Rwanda: Refugee Politics


January 13, 2007: The Rwandan government is now paying much closer attention to events in Burundi. Burundi and Rwanda are very similar in demographics – a majority Hutu population with a comparatively wealthy Tutsi minority. While this may seem like now news –a country should always pay attention to events next door – the Rwandan government actually has the 1994 genocide as a riveting reason to pay attention to Burundi. In 1992 fighting between Hutus and Tutsis escalated in Burundi. Atrocities committed by Burundian Tutsi security forces against Burundian Hutus inflamed Hutus in Rwanda. Of course there were attacks by Burundian Hutus on Tutsis. The point is inter-tribal violence fed tribal passions next door. The increase in violence in Burundi is thus especially worrisome to Rwanda. There are some differences of course between 2008 and 1994. There are still peacekeepers in Burundi; the small peacekeeping force in Burundi operates under the auspices of the African Union.

January 9, 2008: The Burundian Army said that three of its soldiers were wounded in a firefight with a group of Palipehutu-FNL rebels. Five FNL rebels were killed in the battle. An FNL spokesman said the government story was false. The FNL fighters were "looking for food" when they were attacked by soldiers. Both the government and FNL agreed that the firefight took place near the town of Musigati. As with so many of these incidents in Africa, the wire services and internet rely on the statements of the government and then the rebel groups. The best check on both of these clearly self-interested sources is information gleaned from NGOs. While these groups often have agendas and slants, the best NGO sources rely on reports from relief personnel on the scene and refugees. Those, too, can be confused, but at least it is another side of the story.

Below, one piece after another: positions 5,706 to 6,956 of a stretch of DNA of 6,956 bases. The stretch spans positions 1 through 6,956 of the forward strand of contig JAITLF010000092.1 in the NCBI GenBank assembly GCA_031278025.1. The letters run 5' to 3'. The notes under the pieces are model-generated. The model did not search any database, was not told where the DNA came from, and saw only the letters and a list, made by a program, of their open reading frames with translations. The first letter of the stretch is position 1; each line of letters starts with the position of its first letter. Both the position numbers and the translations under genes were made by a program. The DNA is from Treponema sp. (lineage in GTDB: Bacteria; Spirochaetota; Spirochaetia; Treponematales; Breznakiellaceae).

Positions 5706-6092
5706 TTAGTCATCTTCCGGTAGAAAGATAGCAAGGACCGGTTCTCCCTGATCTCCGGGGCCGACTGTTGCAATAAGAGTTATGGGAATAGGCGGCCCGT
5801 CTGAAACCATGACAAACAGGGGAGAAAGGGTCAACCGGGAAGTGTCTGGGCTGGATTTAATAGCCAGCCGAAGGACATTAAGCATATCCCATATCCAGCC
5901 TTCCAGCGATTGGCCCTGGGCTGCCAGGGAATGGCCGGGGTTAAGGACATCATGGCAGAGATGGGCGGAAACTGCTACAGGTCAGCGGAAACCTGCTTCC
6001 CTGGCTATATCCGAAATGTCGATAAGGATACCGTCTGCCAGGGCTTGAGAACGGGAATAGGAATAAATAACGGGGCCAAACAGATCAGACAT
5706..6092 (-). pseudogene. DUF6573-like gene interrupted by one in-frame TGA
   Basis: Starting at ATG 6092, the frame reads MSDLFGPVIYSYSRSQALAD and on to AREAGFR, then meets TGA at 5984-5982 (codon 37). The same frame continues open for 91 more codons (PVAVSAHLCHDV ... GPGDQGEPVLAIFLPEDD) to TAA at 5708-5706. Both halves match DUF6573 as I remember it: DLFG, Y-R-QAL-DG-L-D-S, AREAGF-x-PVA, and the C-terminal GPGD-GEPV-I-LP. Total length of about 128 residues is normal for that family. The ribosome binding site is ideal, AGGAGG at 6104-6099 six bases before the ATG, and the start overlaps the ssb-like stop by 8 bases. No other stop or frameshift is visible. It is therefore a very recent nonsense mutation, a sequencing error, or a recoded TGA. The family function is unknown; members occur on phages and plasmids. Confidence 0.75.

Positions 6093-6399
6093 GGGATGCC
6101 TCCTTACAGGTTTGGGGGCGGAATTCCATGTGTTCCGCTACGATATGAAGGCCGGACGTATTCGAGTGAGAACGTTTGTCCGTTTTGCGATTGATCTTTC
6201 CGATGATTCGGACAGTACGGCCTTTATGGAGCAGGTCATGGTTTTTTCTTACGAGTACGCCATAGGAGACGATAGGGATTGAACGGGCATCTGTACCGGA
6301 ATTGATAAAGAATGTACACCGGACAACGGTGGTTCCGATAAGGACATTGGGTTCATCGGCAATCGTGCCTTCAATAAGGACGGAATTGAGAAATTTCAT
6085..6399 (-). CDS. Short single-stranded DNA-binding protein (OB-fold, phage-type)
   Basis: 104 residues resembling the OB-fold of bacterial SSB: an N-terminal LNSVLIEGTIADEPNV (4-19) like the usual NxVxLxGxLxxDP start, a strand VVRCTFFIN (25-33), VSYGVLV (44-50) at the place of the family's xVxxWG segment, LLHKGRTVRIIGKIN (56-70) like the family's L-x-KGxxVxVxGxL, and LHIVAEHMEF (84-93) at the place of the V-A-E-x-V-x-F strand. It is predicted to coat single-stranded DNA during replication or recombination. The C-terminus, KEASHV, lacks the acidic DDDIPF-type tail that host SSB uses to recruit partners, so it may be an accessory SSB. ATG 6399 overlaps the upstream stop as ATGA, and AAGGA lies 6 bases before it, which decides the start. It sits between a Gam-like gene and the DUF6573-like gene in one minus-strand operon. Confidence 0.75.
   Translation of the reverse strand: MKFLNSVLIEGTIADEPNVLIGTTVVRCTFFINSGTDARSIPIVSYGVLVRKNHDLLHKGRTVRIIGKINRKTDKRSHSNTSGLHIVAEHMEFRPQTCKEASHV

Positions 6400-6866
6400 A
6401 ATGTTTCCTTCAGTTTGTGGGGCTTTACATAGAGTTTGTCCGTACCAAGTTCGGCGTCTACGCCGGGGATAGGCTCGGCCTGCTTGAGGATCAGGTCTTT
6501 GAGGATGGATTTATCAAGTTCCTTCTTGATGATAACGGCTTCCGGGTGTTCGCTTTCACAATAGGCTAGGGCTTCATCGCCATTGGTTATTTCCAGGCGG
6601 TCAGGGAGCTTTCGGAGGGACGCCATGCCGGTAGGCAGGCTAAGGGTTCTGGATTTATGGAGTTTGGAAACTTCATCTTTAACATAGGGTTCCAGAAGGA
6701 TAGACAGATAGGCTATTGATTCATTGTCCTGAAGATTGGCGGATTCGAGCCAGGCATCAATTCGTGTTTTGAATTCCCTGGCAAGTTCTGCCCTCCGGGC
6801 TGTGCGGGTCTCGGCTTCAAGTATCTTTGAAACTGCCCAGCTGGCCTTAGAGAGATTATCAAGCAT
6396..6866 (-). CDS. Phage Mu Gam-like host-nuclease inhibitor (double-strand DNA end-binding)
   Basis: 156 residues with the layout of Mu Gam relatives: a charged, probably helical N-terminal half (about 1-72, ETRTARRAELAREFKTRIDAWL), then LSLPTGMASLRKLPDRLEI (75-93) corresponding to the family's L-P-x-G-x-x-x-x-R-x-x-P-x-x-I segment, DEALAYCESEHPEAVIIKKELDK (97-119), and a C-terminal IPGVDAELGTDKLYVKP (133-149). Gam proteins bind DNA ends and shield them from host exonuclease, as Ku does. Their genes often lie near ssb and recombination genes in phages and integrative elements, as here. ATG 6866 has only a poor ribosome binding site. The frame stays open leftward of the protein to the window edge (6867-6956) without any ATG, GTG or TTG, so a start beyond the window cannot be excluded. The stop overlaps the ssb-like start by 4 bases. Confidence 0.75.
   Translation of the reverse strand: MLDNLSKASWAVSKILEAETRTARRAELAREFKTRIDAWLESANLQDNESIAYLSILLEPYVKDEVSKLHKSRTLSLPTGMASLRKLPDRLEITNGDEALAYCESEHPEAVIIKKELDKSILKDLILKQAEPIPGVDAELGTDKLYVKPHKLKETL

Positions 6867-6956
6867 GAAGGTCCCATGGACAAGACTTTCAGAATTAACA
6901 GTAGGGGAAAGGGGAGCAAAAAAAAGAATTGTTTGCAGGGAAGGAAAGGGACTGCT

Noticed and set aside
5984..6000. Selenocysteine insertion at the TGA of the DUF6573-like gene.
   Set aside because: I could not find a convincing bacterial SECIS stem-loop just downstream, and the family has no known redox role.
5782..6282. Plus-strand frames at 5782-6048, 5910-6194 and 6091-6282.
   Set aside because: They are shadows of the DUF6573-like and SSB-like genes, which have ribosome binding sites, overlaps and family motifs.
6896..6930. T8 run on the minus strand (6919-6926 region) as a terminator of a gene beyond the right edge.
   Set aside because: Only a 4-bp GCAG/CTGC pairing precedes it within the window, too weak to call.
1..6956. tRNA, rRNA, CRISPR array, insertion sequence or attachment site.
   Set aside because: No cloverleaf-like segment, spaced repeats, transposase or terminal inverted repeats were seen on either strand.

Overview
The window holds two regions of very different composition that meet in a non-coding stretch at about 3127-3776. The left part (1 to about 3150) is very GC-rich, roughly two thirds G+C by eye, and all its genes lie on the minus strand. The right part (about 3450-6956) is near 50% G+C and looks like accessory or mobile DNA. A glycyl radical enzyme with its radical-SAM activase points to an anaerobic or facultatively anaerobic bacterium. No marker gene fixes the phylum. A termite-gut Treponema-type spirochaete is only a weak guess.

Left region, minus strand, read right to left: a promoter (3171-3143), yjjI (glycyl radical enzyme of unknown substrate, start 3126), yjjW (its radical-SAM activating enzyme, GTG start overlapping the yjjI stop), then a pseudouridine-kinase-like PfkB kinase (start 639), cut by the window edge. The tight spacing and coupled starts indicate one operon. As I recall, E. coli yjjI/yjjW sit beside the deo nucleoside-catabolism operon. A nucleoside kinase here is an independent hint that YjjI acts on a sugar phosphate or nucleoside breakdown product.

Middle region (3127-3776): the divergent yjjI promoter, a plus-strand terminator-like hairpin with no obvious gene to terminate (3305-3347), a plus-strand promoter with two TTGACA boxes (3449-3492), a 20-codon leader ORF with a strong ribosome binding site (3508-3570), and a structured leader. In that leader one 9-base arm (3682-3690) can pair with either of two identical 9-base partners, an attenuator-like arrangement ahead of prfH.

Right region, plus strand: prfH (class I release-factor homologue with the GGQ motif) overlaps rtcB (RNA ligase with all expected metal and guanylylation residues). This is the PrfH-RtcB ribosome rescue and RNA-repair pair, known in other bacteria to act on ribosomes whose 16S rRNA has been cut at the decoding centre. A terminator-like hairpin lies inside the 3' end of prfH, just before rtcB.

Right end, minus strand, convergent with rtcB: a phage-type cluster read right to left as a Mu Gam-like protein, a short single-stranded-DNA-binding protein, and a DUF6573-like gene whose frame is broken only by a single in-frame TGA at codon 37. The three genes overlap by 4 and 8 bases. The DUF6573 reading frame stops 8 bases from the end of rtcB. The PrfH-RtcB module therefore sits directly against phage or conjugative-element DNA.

January 5, 2008: Last year, about 40,000 Burundian refugees returned from camps in Tanzania, and all those camps (housing 110,000 Burundians and 100,000 Congolese) are expected to be closed this year. Meanwhile, at least 10,000 Congolese have fled to Burundi. There, they are fed and housed by foreign aid groups, which also provide food aid to over 60,000 Burundians. Many of those receiving aid are returning refugees. In the last six years, nearly 400,000 Burundians have returned from refugee camps in neighboring countries.

January 1, 2008: In Burundi, a French relief worker was murdered and a second wounded in an attack by a gunman. The attack took place in Ruyigi (east of Bujumbura). Direct attacks on aid workers such as this are rare. But robbery isn't rare. Concern is rising throughout Burundi about increased violence. The government has attributed the rise in violence to Palipehutu-FNL faction that has quit the peace process (the JVMM The Joint Verification and Monitoring Mechanism in Burundi). Whatever the reason for the attack on the air workers, the murder sows fear among NGOs. Impoverished Burundi is especially dependent on medical aid NGOs.

December 23, 2007: A second company of 100 Burundian Army soldiers deployed to Somalia. That makes 200 Burundian soldiers either in Somalia or enroute. Burundi has said it will eventually send 1700 soldiers to Somalia.




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